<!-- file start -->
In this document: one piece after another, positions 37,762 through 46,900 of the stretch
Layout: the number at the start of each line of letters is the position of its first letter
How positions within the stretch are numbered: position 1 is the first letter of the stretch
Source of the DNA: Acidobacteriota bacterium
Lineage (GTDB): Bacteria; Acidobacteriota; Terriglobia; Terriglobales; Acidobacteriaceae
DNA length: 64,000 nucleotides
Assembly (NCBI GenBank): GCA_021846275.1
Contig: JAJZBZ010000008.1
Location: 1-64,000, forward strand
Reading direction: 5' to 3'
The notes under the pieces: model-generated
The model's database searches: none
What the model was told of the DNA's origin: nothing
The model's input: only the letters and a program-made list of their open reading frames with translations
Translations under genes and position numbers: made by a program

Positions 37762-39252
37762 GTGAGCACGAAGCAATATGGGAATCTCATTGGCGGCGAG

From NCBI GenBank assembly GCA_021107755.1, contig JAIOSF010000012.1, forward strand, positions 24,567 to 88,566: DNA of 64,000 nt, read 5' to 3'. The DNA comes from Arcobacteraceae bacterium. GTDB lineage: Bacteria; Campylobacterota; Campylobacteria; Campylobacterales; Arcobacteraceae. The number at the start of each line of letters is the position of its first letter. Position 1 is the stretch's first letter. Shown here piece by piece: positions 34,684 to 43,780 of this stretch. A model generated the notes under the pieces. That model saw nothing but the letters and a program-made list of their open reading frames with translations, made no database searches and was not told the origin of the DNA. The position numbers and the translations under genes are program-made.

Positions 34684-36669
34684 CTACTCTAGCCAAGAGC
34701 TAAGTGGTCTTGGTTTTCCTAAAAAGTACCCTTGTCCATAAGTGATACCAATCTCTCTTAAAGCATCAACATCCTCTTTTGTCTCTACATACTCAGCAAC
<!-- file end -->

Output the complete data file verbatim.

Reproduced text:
In this document: one piece after another, positions 37,762 through 46,900 of the stretch
Layout: the number at the start of each line of letters is the position of its first letter
How positions within the stretch are numbered: position 1 is the first letter of the stretch
Source of the DNA: Acidobacteriota bacterium
Lineage (GTDB): Bacteria; Acidobacteriota; Terriglobia; Terriglobales; Acidobacteriaceae
DNA length: 64,000 nucleotides
Assembly (NCBI GenBank): GCA_021846275.1
Contig: JAJZBZ010000008.1
Location: 1-64,000, forward strand
Reading direction: 5' to 3'
The notes under the pieces: model-generated
The model's database searches: none
What the model was told of the DNA's origin: nothing
The model's input: only the letters and a program-made list of their open reading frames with translations
Translations under genes and position numbers: made by a program

Positions 37762-39252
37762 GTGAGCACGAAGCAATATGGGAATCTCATTGGCGGCGAG

From NCBI GenBank assembly GCA_021107755.1, contig JAIOSF010000012.1, forward strand, positions 24,567 to 88,566: DNA of 64,000 nt, read 5' to 3'. The DNA comes from Arcobacteraceae bacterium. GTDB lineage: Bacteria; Campylobacterota; Campylobacteria; Campylobacterales; Arcobacteraceae. The number at the start of each line of letters is the position of its first letter. Position 1 is the stretch's first letter. Shown here piece by piece: positions 34,684 to 43,780 of this stretch. A model generated the notes under the pieces. That model saw nothing but the letters and a program-made list of their open reading frames with translations, made no database searches and was not told the origin of the DNA. The position numbers and the translations under genes are program-made.

Positions 34684-36669
34684 CTACTCTAGCCAAGAGC
34701 TAAGTGGTCTTGGTTTTCCTAAAAAGTACCCTTGTCCATAAGTGATACCAATCTCTCTTAAAGCATCAACATCCTCTTTTGTCTCTACATACTCAGCAAC